For filmmaker and former paparazzo Daniel Ramos, the online threats against him started soon after The New York Times Presents: Framing Britney Spears began streaming on Feb. 5.
The documentary tells the story of Spears’ rise to fame in the late 1990s and focuses much of its attention on her court-mandated conservatorship, which has helped reinvigorate the #FreeBritney movement that seeks to end her legal ties to her father, who serves as conservator.
The film also covers her turbulent relationship with the paparazzi during the time leading up to Spears being put under conservatorship. In early 2007, Ramos became part of the story when Spears swung a green umbrella at him and the other paparazzi following her one evening.
At the time, Ramos was working for the agency X17, which purchased his photos and videos. Ramos was living in Los Angeles and hanging around the paparazzi, he said, because he was shooting a documentary on them, which he would later release as Paparazzi: Full Throttle LA. During that time, however, Ramos said he “got caught up in the money” and started taking and selling photos of celebrities, too.
“It was another lifetime, and I admit guilt,” Ramos told Remezcla during a recent interview. “My fiancée was sick and I needed money, and I took the bait. But now with the documentary, all the #FreeBritney people have it out for me just like they have it out for Justin Timberlake and Diane Sawyer.”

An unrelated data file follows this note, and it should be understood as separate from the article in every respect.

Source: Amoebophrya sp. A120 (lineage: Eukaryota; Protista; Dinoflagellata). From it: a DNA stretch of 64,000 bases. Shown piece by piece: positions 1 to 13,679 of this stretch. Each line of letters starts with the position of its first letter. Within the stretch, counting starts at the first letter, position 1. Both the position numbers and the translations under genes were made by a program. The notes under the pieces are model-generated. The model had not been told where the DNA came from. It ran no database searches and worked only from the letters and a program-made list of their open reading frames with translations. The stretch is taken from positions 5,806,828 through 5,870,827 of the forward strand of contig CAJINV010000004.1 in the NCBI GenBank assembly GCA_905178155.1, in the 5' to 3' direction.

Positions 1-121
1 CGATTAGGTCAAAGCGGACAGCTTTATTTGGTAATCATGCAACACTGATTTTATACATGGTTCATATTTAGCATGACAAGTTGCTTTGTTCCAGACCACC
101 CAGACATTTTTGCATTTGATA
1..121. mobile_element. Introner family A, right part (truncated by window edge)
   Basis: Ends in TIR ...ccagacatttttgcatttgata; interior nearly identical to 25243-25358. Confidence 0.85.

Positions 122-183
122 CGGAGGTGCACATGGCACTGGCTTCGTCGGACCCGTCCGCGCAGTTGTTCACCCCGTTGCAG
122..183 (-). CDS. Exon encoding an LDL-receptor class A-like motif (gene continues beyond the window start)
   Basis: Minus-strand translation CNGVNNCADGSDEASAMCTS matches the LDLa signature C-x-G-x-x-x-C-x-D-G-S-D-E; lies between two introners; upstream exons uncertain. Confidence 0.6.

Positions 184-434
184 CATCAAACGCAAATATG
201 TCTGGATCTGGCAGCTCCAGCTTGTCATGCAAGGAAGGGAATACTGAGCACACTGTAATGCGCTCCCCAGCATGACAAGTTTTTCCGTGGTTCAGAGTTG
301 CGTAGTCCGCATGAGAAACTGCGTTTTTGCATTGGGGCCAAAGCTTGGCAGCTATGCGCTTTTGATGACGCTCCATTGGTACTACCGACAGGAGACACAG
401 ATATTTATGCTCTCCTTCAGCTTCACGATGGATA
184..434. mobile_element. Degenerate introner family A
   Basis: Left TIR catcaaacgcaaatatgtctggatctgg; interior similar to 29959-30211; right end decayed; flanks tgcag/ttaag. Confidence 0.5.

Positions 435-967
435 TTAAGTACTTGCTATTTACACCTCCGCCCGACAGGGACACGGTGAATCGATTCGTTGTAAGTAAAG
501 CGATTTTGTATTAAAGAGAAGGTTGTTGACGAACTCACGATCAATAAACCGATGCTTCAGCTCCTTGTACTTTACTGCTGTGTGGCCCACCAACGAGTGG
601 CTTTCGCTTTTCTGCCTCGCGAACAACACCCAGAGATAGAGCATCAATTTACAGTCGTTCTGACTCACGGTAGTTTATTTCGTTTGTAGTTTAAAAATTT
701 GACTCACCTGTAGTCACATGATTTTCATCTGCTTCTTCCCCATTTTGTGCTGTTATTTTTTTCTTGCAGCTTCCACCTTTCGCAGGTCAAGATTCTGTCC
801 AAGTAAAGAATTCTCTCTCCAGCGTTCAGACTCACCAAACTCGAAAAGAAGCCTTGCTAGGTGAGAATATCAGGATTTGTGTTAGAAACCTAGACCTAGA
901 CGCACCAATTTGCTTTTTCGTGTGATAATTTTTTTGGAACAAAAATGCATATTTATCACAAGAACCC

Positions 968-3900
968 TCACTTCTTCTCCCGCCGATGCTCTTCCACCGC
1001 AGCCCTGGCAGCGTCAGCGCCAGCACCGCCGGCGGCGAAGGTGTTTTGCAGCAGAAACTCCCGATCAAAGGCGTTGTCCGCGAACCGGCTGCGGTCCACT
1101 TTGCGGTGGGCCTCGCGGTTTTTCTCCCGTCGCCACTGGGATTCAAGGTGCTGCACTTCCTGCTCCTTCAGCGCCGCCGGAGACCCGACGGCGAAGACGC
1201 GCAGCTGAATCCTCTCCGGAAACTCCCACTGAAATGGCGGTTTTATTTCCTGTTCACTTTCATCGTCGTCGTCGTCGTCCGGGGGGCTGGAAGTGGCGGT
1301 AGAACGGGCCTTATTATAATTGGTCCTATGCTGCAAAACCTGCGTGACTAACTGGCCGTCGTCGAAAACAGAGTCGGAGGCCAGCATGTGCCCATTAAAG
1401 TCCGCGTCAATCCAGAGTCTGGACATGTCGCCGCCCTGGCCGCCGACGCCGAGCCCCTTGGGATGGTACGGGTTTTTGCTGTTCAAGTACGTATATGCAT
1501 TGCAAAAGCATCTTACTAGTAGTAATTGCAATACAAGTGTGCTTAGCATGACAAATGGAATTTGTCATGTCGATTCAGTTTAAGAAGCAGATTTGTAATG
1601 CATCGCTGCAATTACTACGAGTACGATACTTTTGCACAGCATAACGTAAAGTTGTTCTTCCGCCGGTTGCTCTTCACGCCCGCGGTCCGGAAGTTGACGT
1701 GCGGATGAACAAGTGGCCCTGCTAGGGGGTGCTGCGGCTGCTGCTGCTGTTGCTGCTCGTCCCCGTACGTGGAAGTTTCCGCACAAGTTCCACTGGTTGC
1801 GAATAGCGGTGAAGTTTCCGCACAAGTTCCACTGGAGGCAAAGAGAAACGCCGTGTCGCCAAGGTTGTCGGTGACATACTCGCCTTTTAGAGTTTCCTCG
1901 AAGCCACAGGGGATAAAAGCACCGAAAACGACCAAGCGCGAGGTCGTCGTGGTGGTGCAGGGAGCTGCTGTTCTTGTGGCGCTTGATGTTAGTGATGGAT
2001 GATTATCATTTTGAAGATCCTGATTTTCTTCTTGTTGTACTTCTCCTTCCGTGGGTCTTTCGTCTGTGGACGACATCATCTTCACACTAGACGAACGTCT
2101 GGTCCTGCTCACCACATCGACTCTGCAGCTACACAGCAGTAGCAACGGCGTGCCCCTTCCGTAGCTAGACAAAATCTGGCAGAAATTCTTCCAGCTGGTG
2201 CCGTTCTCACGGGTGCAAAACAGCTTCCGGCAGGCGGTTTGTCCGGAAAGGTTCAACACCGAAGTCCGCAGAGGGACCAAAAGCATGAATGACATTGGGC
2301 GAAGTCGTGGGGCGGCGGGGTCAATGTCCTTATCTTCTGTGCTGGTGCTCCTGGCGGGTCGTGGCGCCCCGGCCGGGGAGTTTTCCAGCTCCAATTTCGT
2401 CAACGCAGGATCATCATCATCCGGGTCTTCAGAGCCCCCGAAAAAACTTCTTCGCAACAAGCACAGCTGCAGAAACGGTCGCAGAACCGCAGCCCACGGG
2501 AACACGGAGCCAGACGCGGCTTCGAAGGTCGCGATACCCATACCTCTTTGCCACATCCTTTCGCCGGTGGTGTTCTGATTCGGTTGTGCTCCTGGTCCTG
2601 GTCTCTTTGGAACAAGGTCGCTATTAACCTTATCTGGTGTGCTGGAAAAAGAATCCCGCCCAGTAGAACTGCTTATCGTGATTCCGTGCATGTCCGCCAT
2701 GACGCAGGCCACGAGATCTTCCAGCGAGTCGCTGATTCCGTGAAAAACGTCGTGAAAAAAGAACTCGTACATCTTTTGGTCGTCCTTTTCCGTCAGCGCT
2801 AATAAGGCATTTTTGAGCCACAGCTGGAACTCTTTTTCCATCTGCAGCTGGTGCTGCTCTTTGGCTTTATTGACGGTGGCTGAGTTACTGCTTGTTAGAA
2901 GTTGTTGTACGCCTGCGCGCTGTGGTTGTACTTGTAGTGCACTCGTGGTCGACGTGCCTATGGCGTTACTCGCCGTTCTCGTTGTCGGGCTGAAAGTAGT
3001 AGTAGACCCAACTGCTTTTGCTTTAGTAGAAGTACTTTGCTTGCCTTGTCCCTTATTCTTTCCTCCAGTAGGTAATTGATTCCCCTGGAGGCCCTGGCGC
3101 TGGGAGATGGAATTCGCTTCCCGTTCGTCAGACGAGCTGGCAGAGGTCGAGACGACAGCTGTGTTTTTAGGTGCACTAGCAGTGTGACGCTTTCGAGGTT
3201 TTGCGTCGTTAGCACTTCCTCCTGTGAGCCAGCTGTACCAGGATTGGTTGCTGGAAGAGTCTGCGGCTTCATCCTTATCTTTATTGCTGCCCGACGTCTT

Ramos said after the incident with the umbrella, an item he put on the auction block in 2017, Spears sent him a note apologizing for the “stunt.” Ramos, too, said he has apologized on several occasions over the years and would gladly do it again. He said he was “stunned” and “annoyed” at the way The New York Times portrayed him as a villain in the film.
“What about all the good stuff I said about [Britney] and the apology letter?” Ramos said. “[The documentary] made me out to be a scumbag. I mean, after watching it, I don’t like that guy either.”
Ramos said he understands what The New York Times is doing by bringing to light the issues with Spears’ conservatorship and her father, but he doesn’t get why he’s been pulled into the narrative again since what happened between him and Spears was “resolved” years ago.
“I feel bad about what happened back then,” he said. “It wasn’t right, but that was just the way it was. It was a different era–a different time. I’m happy that she’s doing well. God bless her.”
The New York Times Presents: Framing Britney Spears is currently streaming on Hulu.